Diary of a hypochondriac

A colleague sends me something from the internet - the summary of a research paper by Professor Giovanni Andrea Fava, editor of that popular top shelf publication Psychotherapy and Psychosomatics. "Hypochondriasis can be treated, but is nurtured by medical information," is the title. Even if this makes Prof Fava sounds like ante-post favourite for editorship of Bleeding Obvious Monthly, I suppose there may be something in his "explanatory theory". However, I feel much too sinusy to examine the matter today.

I awake, as always, feeling thick-headed and with a face that aches from the forehead to the cheekbones that lie buried beneath so much fat. More and more I regret cancelling the submuchosal resection on my significantly deviated septum, because my breathing is worse than ever. I am even thinking about a homeopath recommended by a friend with chronic cystitis - a practitioner more likely to improve my quality of life, it occurs to me, than Prof Fava of the University of Bologna.

I still cannot read the hypochondriasis paper, as I tell Rebecca while she is juicing some mouldy mangos - a diet-related activity which, in her hands, takes on an unsettlingly Freudian air. "You don't want to read it in case it's helpful," she says, grabbing a particularly withered piece of fruit. "You're terrified of being cured. If you lost your hypochondria, you'd lose the crutch on which you limp through life." Somehow the pedantic mid-sentence placement of the preposition irritates me even more than the sentiment, but I respond maturely by saying "yaiss, yaiss, very wise, oh yaiss", while nodding my head in savagely ironic agreement, until a familiar tinkling sends me scurrying for dustpan and brush.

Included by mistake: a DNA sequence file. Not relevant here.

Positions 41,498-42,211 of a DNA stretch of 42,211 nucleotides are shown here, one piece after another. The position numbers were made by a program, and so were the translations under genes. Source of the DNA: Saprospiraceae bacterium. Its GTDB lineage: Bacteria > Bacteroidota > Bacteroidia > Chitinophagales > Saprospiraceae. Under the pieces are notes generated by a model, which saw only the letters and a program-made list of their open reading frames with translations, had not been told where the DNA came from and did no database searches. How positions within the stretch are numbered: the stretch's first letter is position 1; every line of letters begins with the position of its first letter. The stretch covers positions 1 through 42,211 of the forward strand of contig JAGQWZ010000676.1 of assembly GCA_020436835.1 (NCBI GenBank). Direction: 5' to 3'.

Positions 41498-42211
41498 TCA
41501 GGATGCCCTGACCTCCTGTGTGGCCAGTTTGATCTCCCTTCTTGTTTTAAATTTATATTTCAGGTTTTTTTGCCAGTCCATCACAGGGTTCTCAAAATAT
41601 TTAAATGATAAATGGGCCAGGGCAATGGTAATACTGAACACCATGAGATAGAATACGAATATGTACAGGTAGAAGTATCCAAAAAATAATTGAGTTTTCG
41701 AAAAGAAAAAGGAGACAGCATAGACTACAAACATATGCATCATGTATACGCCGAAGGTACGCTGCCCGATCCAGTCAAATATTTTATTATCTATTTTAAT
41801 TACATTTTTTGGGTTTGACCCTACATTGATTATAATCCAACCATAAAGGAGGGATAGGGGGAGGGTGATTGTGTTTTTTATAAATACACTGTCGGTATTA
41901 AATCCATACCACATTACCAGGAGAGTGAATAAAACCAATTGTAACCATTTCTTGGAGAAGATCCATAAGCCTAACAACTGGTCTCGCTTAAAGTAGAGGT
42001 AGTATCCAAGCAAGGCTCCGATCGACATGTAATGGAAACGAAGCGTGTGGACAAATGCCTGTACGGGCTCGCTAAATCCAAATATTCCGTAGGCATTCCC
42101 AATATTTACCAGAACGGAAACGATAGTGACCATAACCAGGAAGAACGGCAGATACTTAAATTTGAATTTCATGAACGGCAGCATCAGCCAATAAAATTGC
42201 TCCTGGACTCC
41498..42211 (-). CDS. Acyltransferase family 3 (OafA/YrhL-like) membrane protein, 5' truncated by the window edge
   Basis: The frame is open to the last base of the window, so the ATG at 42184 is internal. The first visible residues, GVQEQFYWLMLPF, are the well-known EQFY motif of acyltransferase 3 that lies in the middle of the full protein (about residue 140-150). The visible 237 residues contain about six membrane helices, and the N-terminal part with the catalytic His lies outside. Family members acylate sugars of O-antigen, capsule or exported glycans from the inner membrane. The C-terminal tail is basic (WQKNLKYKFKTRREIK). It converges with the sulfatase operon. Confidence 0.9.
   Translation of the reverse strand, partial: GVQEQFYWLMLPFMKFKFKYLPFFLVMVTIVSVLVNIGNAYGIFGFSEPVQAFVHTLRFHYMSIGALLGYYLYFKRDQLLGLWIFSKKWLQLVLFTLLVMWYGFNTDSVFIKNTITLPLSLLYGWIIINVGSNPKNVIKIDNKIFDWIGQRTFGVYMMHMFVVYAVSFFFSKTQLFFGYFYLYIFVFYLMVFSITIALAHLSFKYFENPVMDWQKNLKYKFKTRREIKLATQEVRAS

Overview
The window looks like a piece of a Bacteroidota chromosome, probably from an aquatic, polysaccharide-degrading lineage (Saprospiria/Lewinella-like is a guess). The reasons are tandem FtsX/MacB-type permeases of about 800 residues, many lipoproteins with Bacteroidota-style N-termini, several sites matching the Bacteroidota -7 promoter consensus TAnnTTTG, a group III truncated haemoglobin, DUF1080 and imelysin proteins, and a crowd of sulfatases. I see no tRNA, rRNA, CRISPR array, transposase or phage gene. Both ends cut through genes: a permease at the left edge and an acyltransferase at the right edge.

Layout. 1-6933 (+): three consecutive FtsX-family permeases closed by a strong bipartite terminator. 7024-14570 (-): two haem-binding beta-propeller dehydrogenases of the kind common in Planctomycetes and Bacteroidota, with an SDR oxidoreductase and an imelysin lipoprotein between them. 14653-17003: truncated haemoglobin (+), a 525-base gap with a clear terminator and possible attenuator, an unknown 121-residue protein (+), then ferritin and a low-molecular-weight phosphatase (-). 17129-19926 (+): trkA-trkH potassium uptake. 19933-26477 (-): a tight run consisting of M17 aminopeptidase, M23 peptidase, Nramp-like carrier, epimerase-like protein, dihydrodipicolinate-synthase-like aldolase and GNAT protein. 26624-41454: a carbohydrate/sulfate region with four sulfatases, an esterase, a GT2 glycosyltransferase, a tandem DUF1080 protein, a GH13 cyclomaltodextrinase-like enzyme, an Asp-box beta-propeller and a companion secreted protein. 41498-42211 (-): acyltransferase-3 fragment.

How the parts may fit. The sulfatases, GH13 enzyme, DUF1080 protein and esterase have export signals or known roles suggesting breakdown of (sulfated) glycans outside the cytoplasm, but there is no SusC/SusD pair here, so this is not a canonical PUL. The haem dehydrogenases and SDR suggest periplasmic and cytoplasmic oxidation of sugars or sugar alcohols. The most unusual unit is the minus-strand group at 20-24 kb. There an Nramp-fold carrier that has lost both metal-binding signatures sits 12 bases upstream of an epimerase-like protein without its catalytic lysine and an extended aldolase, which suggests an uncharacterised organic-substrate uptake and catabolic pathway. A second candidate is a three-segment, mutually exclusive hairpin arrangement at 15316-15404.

"Hypochondriasis (the conviction of being seriously ill despite no objective medical evidence) is often regarded as a chronic and disabling condition, refractory to treatment," writes Prof Fava. "A randomized controlled trial performed at the University of Bologna would suggest this is not the case." The finding, if this isn't too technical, seems to be that patients whose doctors explain why they can't possibly have the illnesses they fear tend to worry less than those whose doctors don't. And all those years I thought Italian medicine began and ended with prescribing suppositories.

Over the years, I reflect while browsing through the vitamins at the Pestle and Mortar chemist, I have enjoyed a fair amount of "explanatory therapy" from my physician Sarah Jarvis, of the "You do not have colon cancer because you do not have any symptoms" variety, and from my wife. And yet the hypochondriasis is, if anything, worse than in 1991, the year I first entered Room 19 at the Grove surgery and later became shackled by the bonds of holy wedlock.

After lunch, we put explanatory theory into practice when I complain vigorously of pain in my left thumb and elbow. I diagnose the onset of motor neurone disease, but Rebecca, taking the role of Prof Fava, dissents. "Can you think of any activity that might explain it?" she asks pleasantly, allowing the good cop half of her routine an early outing in the tacit understanding that the bad cop was not too far away. "Nothing," I reply, "nothing at all." "What were you doing until 2.30am with your friend Giles?" "Playing FIFA 2000 football on the Playstation." "Show me how you hold the thing when you play." Reluctantly I mime. My elbow is held at an artificially raised angle, while the thumb is extended and at full pressure to the button. I take her point. Perhaps there is something in explanatory theory after all.

I awake feeling nervy and distressed, having passed a very troubled night. In this dream, I am lying on the mortuary slab while Dr Jarvis and Rebecca discuss what they should put down as cause of death. "Well, literally, it was the colono-rectal cancer," says the doctor. "Yes," says my widow, "but every time he complained of passing blood, I pointed to all the empty jars of beetroot and told him not to be so silly. If he'd been treated sooner, he might have been all right." "Perhaps," says Dr Jarvis, "but at least you cured him of his hypochondriasis." Taking a fountain pen to the death certificate, the doctor writes "explanatory theory" under cause of death, and pausing only to laugh at the irony, the two women leave me to eternity.

Thanks to guardian.co.uk who have provided this article. View the original here.